Last week, I wrote about 4 key factors significantly impacting IDP adoption, starting with the ability to work in suboptimal conditions. This week is a deep-dive into the second factor, which addresses how modern Intelligent Document Processing (IDP) software can learn and improve — keeping in mind that different solutions tackle the problem in different ways — some better than others.
Stepping back, let’s talk about learning in general. Learning always involves instruction in some form: teachers, books and articles that explain, videos that instruct and so on. In computing, just as in life, there is no learning without instruction. Even so, many terms are often used to describe the learning process with three used most commonly: supervised, unsupervised and reinforcement. With all of these, the objective is to replace the grinding, arduous, complex and expensive tasks of configuring, testing, optimizing and maintaining IDP automation.
Within supervised learning, the system can learn through direction by a user, either interactively (as with a teacher) or through some basic instructions and providing an answer key (as with a student learning from a text book). Supervised learning is the most common, mostly because the platforms that use this type of learning are generally easier to construct than others. But even within this category, there are different ways to apply it. For instance, some IDP solutions offer supervised learning capabilities solely as an interactive process where a person, generally a subject matter expert, works through different documents, noting required data while the system records the actions.
Other systems can work independently using only a textbook approach where labeled information is input, and the system analyzes the most reliable means to reproduce the same output. And underneath, systems use different AI techniques. Some essentially use a rules-based approach, recording specific actions so that they repeat them when the same data is encountered. Others prefer to focus on deep learning neural networks for any task. Others, as with Parascript, use a variety of techniques, each selected based on their strengths for specific automated tasks.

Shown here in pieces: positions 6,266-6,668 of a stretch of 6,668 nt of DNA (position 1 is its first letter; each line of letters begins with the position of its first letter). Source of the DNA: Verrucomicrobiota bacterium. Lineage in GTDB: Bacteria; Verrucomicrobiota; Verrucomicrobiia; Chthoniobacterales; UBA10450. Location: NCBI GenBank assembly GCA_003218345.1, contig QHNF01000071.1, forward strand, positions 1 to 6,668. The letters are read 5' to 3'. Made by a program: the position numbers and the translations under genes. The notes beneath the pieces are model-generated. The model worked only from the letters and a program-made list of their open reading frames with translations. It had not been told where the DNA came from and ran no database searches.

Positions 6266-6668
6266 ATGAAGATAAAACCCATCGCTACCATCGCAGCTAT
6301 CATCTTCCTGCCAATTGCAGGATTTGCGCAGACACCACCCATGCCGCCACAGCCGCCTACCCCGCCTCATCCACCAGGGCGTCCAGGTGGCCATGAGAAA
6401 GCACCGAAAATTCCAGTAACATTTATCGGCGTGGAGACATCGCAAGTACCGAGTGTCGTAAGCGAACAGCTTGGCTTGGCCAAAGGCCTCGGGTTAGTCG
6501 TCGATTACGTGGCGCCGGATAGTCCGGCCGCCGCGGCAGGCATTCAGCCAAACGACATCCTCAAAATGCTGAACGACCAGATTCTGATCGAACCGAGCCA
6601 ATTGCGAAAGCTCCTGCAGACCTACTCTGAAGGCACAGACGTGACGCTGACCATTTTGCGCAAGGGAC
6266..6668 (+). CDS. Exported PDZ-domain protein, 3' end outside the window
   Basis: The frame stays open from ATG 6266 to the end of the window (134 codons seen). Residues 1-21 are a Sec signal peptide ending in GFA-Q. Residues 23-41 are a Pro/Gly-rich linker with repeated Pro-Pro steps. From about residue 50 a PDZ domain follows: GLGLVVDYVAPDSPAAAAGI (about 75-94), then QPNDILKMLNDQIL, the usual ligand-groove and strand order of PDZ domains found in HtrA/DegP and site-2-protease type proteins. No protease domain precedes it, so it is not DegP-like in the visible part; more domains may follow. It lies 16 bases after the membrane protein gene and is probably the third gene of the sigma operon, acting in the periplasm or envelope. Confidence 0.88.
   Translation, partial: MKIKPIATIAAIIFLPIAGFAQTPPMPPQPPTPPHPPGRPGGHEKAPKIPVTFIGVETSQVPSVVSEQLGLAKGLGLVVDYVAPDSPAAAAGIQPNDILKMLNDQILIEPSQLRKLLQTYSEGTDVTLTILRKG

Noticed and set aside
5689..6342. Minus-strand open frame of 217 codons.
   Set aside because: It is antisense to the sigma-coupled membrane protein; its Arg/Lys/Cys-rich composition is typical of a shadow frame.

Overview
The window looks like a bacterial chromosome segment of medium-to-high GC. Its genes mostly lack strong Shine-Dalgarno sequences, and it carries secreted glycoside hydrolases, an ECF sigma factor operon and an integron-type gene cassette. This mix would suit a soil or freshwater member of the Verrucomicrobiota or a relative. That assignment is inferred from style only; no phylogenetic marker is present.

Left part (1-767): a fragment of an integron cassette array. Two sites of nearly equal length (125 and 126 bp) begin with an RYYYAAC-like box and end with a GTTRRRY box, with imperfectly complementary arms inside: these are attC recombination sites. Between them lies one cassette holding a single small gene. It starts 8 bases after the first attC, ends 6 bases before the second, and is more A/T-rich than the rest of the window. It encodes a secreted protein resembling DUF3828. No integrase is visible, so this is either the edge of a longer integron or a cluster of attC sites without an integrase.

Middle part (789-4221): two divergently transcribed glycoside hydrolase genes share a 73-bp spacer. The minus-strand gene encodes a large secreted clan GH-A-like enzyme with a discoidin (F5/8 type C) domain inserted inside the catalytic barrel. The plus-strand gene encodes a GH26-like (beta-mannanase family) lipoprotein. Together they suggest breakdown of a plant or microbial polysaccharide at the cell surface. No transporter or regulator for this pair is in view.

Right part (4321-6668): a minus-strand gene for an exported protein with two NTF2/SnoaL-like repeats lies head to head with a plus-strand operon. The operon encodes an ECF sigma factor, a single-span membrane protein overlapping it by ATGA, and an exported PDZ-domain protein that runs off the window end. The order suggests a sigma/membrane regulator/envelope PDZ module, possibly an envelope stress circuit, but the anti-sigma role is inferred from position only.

Reinforcement Learning is a still-emerging area where the focus is on creating learning systems where relatively little input data is available. Instead, the training element is the environment with which the system interacts.
A real world analog could be a cat where a cat learns from a system of rewards or punishments. If a cat uses a scratching post, it is rewarded with a treat which, over time, teaches the cat to repeat this positive behavior. If the cat scratches on a couch, it is punished and over time, it learns to not behave in that way.
A computing example that uses rewards and punishments is the Alpha Go system that has beaten the world’s best Go champions. It can initially be taught, using supervised learning, what strategies to employ and then benefits from reinforcement learning during actual games where it can analyze positive and negative outcomes of its strategies and even come up with more efficient, rewarding strategies. Reinforcement learning has no real practical place in IDP since automation tasks can be pre-defined as inputs and proper outcomes.
The last is unsupervised learning and the fact is, it is not really learning at all. Just like humans, the ability to learn without instruction or feedback is not possible. However, there are ways to make inferences, just as we can make observations and conclusions based upon no instruction or feedback.
As an example, without having to understand different document types, I can easily sort documents by likeness. I don’t even need to understand the language to get them mostly correct.
In computing the “unsupervised learning” algorithms such as clustering and regression operate in a similar way, noting patterns and making actions based upon those patterns. Unlike other forms of learning, the system does not get better or more efficient since there isn’t anything providing input to do so.
Discovery of Key Input Attributes
In all the true forms of learning techniques, whether through supervised or reinforcement, the underlying behavior is the discovery of key attributes of the inputs that provide the most reliable paths to producing the ideal, correct output.
In IDP, it’s all about using machine learning to discover document features, whether these are text, handwriting, structural or graphical that are key to performing a task. The ultimate benefit is that you spend more time working on the requirements in the form of good input data and more time examining the results. And much less time with all the pain and hassle in-between.